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The Black Sox Scandal: A Look Back at Little-Known Facts


The Black Sox Scandal: A Look Back at Little-Known Facts

Gambling on baseball is a very sensitive subject and to understand why all you need to do is wind the clock back almost 100 years and look at the 1919 World Series between the Cincinnati Reds and the Chicago White Sox. 

Fans who know the history of the game are aware that there was a scandal and that White Sox players conspired with gamblers to throw the Series, but not too many know some of the more interesting facts.

Here’s look back at the Black Sox Scandal:

  • The term “Black Sox” was around before the 1919 World Series. White Sox owner Charles Comiskey was so cheap that he reduced the number of times the players’ uniforms were washed. The dirty uniforms gave rise to the term Black Sox.
  • The Cincinnati Reds were the winners of the 1919 Series, taking the Series in eight games, 5-3. And to this day they are credited with being winners of the 1919 Fall Classic, with no asterisk by the Championship entry in record books.
  • After the 1919 mess, the first-ever commissioner of baseball was appointed. His name was Kennesaw Mountain Landis. He ruled over baseball and vowed to prevent another “Black Sox Scandal.” He was commissioner for 35 years, and there has been a commissioner ever since.
  • Six of the eight games of the 1919 World Series were completed in under two hours. With no TV or radio commercials to fit in, the game proceeded at a fast pace. By comparison, the shortest game of last year’s World Series was 2 hours and 28 minutes, the quickest game in 25 years.
  • “Shoeless” Joe Jackson, the great left fielder whose name will forever be linked to the scandal because of his star status, batted .375 in the Series. He was accused of being part of the scandal and was banned from baseball for life, along with the seven other “conspirators.” Jackson was approached by his teammates, said “no” to them twice, but accepted some money from the gamblers.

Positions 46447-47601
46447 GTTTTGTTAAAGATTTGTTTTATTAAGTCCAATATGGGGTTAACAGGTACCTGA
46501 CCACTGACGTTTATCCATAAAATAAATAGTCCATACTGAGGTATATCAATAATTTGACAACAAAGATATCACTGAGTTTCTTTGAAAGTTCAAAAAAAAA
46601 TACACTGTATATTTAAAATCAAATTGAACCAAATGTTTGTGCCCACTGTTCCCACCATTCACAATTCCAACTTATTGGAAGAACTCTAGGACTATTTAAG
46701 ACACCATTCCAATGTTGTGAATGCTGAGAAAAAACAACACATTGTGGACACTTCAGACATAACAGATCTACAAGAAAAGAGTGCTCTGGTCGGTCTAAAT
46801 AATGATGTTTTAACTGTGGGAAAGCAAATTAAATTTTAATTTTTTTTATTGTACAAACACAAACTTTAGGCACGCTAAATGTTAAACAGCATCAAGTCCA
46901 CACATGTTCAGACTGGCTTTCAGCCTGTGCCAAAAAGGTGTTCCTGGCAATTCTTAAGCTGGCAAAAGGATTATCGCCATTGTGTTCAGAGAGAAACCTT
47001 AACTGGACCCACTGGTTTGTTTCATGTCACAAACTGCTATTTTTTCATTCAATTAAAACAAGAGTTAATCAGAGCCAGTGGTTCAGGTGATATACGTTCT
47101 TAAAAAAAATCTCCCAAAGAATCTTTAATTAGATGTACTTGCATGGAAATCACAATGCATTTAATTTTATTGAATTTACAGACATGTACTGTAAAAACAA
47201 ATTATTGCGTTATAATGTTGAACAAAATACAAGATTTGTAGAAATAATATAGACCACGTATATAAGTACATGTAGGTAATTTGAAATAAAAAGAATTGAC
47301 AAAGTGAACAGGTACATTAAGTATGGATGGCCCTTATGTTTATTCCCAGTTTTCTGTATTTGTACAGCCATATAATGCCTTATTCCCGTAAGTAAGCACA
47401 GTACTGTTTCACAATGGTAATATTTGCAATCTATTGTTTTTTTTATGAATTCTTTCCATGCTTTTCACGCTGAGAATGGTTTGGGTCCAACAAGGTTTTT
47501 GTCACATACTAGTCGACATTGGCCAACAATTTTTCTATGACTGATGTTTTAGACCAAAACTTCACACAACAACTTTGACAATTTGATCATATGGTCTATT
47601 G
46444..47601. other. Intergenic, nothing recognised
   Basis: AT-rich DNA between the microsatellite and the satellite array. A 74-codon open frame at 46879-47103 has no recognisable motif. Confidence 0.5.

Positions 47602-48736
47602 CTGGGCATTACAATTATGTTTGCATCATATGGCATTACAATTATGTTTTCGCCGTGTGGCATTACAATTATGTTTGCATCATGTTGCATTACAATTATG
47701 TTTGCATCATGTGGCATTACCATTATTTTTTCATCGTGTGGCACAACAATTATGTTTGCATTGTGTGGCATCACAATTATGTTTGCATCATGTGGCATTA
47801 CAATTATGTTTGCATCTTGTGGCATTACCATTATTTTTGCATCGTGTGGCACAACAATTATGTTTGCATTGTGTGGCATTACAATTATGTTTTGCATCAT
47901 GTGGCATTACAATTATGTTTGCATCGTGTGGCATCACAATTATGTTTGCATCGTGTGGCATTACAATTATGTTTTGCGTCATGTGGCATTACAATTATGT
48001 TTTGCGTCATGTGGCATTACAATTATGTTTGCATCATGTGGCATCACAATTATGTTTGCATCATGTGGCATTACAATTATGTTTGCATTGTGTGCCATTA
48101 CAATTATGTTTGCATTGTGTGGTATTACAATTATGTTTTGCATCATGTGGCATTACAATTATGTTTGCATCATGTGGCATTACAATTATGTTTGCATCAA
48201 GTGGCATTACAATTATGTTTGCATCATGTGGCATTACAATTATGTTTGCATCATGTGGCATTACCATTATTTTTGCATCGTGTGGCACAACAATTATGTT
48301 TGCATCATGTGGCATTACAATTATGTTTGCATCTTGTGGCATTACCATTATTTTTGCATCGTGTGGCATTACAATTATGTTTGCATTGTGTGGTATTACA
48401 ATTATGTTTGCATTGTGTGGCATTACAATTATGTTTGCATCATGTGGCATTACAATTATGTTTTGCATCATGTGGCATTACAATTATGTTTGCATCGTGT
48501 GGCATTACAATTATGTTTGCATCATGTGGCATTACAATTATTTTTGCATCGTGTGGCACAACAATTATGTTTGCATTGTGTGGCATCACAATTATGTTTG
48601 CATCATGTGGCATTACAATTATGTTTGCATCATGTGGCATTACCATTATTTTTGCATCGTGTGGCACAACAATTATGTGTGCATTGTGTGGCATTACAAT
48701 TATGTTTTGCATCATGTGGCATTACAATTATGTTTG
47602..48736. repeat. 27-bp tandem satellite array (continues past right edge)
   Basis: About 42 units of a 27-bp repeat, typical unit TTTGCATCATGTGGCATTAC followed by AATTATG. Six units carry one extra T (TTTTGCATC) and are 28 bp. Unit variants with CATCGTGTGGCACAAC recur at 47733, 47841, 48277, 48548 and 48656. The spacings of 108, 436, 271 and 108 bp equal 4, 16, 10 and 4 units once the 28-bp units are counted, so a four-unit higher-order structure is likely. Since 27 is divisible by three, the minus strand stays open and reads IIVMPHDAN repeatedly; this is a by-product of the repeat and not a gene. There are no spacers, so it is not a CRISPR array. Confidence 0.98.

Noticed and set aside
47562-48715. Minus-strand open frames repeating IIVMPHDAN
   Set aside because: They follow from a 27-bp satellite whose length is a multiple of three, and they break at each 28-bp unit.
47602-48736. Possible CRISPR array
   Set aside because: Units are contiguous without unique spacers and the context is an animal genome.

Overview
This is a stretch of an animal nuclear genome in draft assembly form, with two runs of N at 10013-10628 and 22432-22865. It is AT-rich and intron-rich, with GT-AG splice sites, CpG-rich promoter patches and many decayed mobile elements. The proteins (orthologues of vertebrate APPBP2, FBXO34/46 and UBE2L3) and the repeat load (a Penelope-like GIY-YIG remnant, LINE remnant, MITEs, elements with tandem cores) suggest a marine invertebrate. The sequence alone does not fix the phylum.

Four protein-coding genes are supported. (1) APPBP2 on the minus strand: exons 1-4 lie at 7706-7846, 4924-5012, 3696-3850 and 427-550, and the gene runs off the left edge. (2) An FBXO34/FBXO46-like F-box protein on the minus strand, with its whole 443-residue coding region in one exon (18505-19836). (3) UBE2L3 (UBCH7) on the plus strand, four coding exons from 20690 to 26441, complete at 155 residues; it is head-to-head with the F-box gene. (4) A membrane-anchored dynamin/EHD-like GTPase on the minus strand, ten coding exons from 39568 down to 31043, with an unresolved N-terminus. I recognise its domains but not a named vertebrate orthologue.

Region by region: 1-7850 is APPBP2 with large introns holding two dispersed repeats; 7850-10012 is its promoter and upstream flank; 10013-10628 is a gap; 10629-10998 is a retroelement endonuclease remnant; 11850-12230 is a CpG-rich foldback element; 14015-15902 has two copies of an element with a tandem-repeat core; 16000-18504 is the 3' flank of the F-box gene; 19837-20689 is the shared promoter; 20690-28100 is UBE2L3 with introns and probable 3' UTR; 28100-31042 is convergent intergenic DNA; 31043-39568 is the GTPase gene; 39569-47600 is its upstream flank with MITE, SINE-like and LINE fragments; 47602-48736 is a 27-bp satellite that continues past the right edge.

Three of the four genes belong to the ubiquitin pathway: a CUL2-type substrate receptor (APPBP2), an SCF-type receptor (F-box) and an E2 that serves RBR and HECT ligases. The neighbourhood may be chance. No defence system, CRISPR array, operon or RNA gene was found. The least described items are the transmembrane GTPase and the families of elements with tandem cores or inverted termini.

• The players and gamblers had a signal to indicate if the “fix was on”—if the White Sox pitcher hit the first Reds batter. The pitcher for Game 1 was Eddie Cicotte, and he plunked the batter in the back with the second pitch. Cicotte later admitted to throwing easy pitches to hit and making deliberate errors on throws.
  • Rumors of a fixed Series were widespread before it started, so much so that the White Sox, who started out as strong favorites, were the underdogs by the time the Series started. Either way, the gamblers knew where to place their money.

The eight accused players testified in a hearing about the fixed Series, and seven of them said Jackson was never at the secret meetings where throwing the Series was talked about.

  • Third baseman Buck Weaver was banned by Landis, despite performing well in the series (.324 BA) and not taking any bribes. Landis punished Weaver for failing to alert team officials after becoming aware of the fix.
  • Eight players were eventually accused of agreeing to take money for throwing the Series. Most of their money was never delivered. Surprisingly, eight of the accused players were found not guilty by a public jury in court in 1921.
  • Claude “Lefty” Williams, one of the eight, was accused of tanking in the World Series. He lost three decisions with a 6.63 ERA, becoming one of only two players in baseball history to lose three games in a World Series.
  • There have been a number of books about the scandal, including Eight Men Out by Eliot Asinof, which was made into a movie in 1988 starring John Cusack, Charlie Sheen and Christopher Lloyd as some of the players. The summary of the movie on says it’s a “dramatization of the Black Sox scandal when underpaid Chicago White Sox accepted bribes to deliberately lose the 1919 World Series.”
  • The ringleader seemed to be Chick Gandil, who approached a small-time gambler he knew and had worked with before, Joseph “Sport” Sullivan, just 13 days before the start of the Series. Gandil told Sullivan, before he had any buy-in from others, that he could throw the Series for $100,000. Whereas other players eventually admitted their role in the scandal, Gandil and Sullivan denied they had taken part in any wrongdoing.
  • MLB Rule 21, which prohibits gambling, was put in place eight years after the 1919 World Series. It states that a player will be banned for life if he bets on a game in which he is involved.

Players have the 1919 Black Sox to thank for that rule—and so do all those who care about the integrity of the games played on the field. Even those fans who may have a few bucks (or lots of bills) bet on the game.

Sources: “Baseball: An Illustrated History,” narrative by Geoffrey C. Ward; “The World Series,” Josh Leventhal (Tess Press)’;